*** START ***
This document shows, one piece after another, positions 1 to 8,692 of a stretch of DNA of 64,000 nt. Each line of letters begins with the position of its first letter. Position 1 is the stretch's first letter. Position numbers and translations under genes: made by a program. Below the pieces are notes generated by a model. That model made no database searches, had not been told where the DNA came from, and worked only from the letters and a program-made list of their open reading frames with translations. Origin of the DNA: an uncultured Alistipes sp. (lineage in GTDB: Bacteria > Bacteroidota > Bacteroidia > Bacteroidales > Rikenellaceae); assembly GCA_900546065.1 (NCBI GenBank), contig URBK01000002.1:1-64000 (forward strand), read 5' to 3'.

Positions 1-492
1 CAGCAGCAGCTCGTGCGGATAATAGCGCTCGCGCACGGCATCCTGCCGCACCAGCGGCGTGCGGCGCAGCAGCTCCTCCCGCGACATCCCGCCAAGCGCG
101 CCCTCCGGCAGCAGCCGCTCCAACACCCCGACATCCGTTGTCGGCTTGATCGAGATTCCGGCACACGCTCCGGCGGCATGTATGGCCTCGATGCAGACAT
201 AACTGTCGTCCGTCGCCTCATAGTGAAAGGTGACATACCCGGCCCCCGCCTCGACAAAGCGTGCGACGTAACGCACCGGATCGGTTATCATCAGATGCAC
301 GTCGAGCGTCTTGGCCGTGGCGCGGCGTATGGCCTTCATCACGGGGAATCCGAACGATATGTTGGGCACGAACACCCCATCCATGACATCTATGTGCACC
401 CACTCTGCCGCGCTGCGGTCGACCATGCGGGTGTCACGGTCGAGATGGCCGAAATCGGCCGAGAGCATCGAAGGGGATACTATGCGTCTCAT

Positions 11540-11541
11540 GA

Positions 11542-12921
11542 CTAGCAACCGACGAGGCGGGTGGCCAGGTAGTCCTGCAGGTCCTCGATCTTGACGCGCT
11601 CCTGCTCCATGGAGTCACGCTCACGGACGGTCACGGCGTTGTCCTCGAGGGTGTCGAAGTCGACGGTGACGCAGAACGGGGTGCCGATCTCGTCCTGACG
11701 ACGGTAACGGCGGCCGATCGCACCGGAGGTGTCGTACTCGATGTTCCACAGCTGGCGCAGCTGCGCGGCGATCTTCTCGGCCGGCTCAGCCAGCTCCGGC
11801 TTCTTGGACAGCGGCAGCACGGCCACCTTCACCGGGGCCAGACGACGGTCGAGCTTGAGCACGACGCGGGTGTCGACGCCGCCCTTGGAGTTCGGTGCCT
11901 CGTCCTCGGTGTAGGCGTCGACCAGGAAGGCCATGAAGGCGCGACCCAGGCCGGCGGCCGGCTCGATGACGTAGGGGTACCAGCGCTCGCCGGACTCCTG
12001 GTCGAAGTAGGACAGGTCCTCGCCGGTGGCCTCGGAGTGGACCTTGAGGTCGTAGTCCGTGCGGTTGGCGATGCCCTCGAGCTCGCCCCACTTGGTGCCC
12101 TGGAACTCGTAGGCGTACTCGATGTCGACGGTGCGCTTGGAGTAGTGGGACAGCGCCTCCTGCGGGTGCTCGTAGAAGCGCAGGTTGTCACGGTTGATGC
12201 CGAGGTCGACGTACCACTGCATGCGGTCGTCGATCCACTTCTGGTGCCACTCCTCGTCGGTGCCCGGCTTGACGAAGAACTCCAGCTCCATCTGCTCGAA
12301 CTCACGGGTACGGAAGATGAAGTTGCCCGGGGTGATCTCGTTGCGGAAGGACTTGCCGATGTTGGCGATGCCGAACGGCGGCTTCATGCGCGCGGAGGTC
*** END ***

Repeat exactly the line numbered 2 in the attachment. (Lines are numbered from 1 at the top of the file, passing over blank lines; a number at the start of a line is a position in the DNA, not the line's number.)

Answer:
Positions 1-492